3. Takes up less time
Let's face it, most of us who do not practice photography full time can only dedicate so much time to the craft and the further we travel, the less time we have available for actually taking pictures. Staying local means less travel and more photography. This means I don't have to dedicate an entire day or afternoon to a shoot. I will regularly pop out an hour or so before sunset and still be at the location with 45 minutes to scout the locations and set my shot up.
The benefit of not having to dedicate long periods to a shoot is that it makes the decision to go out a lot easier and I find that I get out more often. The positive side effect (aside from the fact that I am out with my camera, doing what I love) is that I am using my equipment more often. This helps me build up more equipment experience and muscle memory that allow me to focus more on the image and less on using my camera.
4. A Lighter bag
When I travel, I have to think hard about what I take with me. The thought of missing that portfolio shot as I don't have the right equipment normally means I pack as much as I can sensibly carry. Local photography means there are a couple of alternatives to this approach. First, if on foot, how about just taking a camera and one or two lenses. With the pressure reduced and opportunities to return I can take less equipment with me which not only lightens the load but has the added benefit of allowing me to occasionally restrict myself to just the one lens during a shoot. It is widely known in the photography world that creating artificial restrictions can help a lot with the creative process as you learn to overcome these restrictions with different compositions or take images you might not have seen using another lens. Alternatively, shooting local for me usually means I have my car nearby so without fully committing to taking just the one lens I can leave some of my gear in the car, so it is nearby at least.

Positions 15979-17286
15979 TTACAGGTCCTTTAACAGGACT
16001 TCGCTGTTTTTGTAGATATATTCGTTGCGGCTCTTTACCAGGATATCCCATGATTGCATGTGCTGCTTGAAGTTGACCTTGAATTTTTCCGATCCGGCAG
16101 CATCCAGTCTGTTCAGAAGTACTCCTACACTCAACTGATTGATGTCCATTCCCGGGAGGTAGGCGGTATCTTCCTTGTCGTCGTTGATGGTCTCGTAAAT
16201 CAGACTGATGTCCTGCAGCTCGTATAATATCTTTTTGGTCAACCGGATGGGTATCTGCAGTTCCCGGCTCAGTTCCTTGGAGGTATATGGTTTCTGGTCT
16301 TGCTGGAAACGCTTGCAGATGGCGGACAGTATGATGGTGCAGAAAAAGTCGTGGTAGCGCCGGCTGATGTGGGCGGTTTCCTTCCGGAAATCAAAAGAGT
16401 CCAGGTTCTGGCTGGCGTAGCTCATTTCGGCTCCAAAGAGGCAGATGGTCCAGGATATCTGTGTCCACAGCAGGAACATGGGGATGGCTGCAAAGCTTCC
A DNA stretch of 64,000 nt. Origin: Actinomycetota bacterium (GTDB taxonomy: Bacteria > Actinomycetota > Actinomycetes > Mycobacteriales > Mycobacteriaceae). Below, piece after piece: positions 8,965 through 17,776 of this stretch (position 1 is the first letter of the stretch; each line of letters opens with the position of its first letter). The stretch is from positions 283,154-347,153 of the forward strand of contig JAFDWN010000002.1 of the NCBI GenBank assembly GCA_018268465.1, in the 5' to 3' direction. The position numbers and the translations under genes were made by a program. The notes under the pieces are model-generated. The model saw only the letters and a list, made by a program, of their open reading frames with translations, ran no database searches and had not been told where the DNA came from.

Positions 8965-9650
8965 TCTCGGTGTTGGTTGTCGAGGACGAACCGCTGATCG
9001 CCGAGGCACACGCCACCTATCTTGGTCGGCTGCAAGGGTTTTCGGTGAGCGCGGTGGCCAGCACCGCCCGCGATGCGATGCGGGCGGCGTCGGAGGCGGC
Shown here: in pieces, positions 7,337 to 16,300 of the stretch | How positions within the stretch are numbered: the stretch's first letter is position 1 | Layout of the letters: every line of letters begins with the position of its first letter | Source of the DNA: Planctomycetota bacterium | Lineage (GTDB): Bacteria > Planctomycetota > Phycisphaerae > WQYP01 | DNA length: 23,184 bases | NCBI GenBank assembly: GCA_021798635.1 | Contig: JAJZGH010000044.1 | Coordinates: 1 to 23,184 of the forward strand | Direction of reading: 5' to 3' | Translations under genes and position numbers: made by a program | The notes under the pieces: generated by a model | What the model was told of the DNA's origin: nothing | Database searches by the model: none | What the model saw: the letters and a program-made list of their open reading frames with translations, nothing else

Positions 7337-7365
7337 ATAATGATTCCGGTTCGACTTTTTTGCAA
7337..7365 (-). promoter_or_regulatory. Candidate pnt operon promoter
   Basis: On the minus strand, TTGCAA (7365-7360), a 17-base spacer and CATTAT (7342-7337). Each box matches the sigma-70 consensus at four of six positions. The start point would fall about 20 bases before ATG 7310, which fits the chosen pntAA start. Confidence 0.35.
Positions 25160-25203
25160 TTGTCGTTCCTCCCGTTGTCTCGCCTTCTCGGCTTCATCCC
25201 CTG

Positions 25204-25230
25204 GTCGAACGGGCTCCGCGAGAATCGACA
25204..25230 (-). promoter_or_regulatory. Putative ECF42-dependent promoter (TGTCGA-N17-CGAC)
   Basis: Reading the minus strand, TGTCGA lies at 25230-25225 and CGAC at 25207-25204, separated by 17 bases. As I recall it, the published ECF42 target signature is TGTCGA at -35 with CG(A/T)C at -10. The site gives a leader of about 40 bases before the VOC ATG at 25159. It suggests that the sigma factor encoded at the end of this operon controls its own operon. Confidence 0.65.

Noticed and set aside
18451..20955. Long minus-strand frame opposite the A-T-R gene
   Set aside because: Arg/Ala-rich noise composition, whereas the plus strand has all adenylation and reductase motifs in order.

5. Explore and exploit your local area
There is something I enjoy about finding new places that I didn't know existed close to where I live. Although close to London, my immediate area isn't particularly well documented photographically so that leaves plenty of places to go and discover myself.
Bonus benefit alert! For those looking to make a bit of money from their photography, exploring and taking images of your local area can actually generate a revenue stream. You can look to attend local art and craft fares and sell mounted prints to local residents or sell images to small businesses such as coffee shops and cafes.
6. Just getting out with the camera
Yes, this one seems a bit obvious but as mentioned previously, shooting locally can often mean less travel planning, logistics and time so with hurdles removed, getting out with the camera should come easier an as such something that can be done more often. Having a good hike around the area has it's obvious health benefits as it can get the heart beating and the blood flowing. The health benefits of anything you enjoy doing should be exploited wherever possible.
The picture below was taken only a few minutes from my home. It's just a tree in a field I drive past all the time. It was winter and I was drawn to the strong shape created by the bare tree on the horizon so one evening I just popped out, parked just behind where this image was shot from and spent 30-45 minutes taking the photo and headed back home.
There are, without doubt, more reasons or benefits to photographing your local area than the six I listed above but these were some of the benefits I think about and are important to me which really help with the motivation, let's face it, we all need some time to get out there and take photos.